There is a term well recognized in psychological circles—replacement child. But when the author was a little girl, she knew nothing of such terminology; all she knew was that her mother suffered and that she was somehow the cause. During much of Jaffe’s childhood, her mother spent long hours in bed and wounded the author with an oft-repeated statement: “If Jeffery had lived, you wouldn’t have been born.” This ingrained in the little girl’s mind the sense that she was an accident—an accident that could never go away, that would continue to torment the mother she tried so hard to love. Surrounded by pictures of Jeffery who died at age two proudly held in the arms of the same mother who treated her so coldly, it wasn’t long before Jaffe developed feelings of inadequacy as well as eating disorders that plagued her all her life. Not only that, but she was unable to score well on testing, being left behind by peers who excelled, while her mother told her grimly to simply accept that “it’s better to be middle of the road.” Even when she made A’s in school, Jaffe felt that she was merely average. The basic message instilled in Jaffe’s young mind was that she and her mother did not really need one another, except in emergencies, and that, in general, she was a burden that had to be borne.
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Barbara Jaffe has delved into territory I had not heard of until I read her autobiographical account: The lifelong challenge of the Replacement Child, someone who is born not to be loved intrinsically and unconditionally but as a parent’s (or parents’) act of desperation in the aftermath of a lost child. Ms. Jaffe’s brother Jeffrey died as a toddler, and she grew up with the dark cloud of grief over her existence, especially her mother’s grief, over Jeffrey’s death. Rather than being celebrated for her own merits, Ms. Jaffe was taught—implicitly and explicitly—that she was put on this Earth to assuage her mother’s grief, that she could never really be good enough, and that she must show gratitude for her existence by letting her mother control her. At one point, her mother says, “If Jeffrey had lived, you wouldn’t have been born.”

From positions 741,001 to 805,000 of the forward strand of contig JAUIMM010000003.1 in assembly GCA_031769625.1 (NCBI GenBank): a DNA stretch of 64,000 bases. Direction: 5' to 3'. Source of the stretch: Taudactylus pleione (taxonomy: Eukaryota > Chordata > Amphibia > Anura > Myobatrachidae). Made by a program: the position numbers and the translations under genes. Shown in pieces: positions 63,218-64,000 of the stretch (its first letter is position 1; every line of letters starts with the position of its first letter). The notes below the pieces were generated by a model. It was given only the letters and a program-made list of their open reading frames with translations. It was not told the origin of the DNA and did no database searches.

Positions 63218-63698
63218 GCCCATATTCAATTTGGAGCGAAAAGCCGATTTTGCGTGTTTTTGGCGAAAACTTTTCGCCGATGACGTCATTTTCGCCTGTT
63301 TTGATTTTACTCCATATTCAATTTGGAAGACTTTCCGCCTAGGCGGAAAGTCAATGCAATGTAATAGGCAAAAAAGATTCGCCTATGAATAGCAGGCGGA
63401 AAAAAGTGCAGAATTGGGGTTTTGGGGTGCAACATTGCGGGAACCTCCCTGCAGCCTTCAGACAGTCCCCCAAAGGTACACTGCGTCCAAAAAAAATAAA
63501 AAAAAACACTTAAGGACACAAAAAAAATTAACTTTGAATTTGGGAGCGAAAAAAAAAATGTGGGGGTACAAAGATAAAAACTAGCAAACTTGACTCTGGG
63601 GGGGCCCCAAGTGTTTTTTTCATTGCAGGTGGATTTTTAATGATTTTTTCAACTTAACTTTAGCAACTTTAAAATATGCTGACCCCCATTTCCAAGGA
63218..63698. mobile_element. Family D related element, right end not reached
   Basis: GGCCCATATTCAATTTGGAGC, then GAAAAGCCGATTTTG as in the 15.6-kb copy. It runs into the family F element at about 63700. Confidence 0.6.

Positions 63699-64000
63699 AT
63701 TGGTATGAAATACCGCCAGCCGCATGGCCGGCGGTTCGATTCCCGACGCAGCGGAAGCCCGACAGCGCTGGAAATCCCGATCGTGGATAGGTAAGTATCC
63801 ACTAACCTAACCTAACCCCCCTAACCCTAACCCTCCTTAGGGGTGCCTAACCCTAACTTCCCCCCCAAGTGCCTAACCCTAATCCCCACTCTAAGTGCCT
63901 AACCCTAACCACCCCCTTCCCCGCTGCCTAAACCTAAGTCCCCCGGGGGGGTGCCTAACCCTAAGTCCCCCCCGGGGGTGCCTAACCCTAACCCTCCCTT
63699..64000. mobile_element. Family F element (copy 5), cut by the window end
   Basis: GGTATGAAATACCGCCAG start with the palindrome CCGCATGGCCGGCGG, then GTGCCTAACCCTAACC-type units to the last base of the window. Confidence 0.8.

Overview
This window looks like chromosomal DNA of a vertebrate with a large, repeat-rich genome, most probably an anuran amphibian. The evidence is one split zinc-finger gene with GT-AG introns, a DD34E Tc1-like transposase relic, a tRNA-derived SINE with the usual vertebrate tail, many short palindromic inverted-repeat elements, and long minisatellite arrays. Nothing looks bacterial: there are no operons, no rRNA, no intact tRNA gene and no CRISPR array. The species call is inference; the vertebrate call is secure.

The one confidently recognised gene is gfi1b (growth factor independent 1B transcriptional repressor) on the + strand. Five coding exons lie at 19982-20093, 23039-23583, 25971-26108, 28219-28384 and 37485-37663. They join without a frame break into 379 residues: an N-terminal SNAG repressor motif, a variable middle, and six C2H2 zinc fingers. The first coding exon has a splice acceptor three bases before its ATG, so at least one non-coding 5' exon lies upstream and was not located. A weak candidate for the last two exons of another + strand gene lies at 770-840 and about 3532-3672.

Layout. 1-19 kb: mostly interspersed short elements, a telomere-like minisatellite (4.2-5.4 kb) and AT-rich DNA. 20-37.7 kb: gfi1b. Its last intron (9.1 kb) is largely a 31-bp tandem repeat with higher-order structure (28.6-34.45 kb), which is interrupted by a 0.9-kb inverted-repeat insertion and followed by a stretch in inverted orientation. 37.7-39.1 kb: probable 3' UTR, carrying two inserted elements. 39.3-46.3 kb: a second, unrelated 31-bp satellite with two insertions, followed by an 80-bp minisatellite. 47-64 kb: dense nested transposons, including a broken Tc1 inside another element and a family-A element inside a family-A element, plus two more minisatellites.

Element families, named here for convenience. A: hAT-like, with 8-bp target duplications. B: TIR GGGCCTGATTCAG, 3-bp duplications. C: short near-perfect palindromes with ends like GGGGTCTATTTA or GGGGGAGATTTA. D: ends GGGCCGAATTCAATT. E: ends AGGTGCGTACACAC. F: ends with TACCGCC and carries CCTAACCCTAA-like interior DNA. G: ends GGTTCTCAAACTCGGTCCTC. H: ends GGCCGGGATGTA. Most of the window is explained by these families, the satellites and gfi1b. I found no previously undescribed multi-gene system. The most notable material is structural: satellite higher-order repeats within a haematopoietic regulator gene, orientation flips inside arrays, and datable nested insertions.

This is the hell, I learned, of being a Replacement Child. But rather than emphasize self-pity, Ms. Jaffe dives into a courageous introspection to find what demons lurk inside her psyche. One of her biggest demons is her desire for approval: in the realm of looking beautiful, of success, or with a food obsession, in which we find food becomes a substitute for love and affection. Ms. Jaffe examines a bottomless pit of need that afflicts children who did not receive unconditional love. As psychologist and psychoanalyst Erik Erikson famously observed, children who don’t receive unconditional love fail to develop “basic trust.” In the absence of this trust is mistrust, anxiety, and depression.
Realizing that her life meaning is not surrendering to the despair of being a Replacement Child, Ms. Jaffe shows the reader how she navigated a path into helping others with her teaching. She utilized Viktor Frankl’s profound insights in his memoir Man’s Search for Meaning: She realized there was nothing she could do about her past; all she could do was salvage her life by finding meaning in her personal afflictions by helping others through teaching and mentoring. This book, too, is a sort of outreach, a glimpse of wisdom for other children who feel like replacements, misfits, and freaks, and who seek to feel loved. Perhaps we learn, through Ms. Jaffe’s wise and compassionate book, by growing up and showing compassion to others we sometimes become the real parents to ourselves that we never had.
M. Jeffrey McMahon
This is an intensely personal story that will speak to replacement children and anyone raised knowing that they were somehow deemed inferior to their siblings. Dr. Jaffe reveals the struggle many of us face to navigate the world authentically and does so in beautiful prose that is quote worthy.
Steven Funk, Ed.D.
I found Barbara Jaffe’s telling of her experiences in childhood, the effect those had on her development as an adult, and how she grew through an honest exploration of the choices she made to be truly inspiring. It’s rare to read a memoir where the author has the courage to not only see what happened in childhood but then to own their contribution as an adult as well and sub-sequentially transform themselves through a journey of deep self-reflection. Barbara inspires us all by openly and bravely sharing her journey with the world. That takes true courage! As Brene Brown said, “Courage starts with showing up and letting ourselves be seen.” “Because true belonging only happens when we present our authentic, imperfect selves to the world, our sense of belonging can never be greater than our level of self-acceptance.”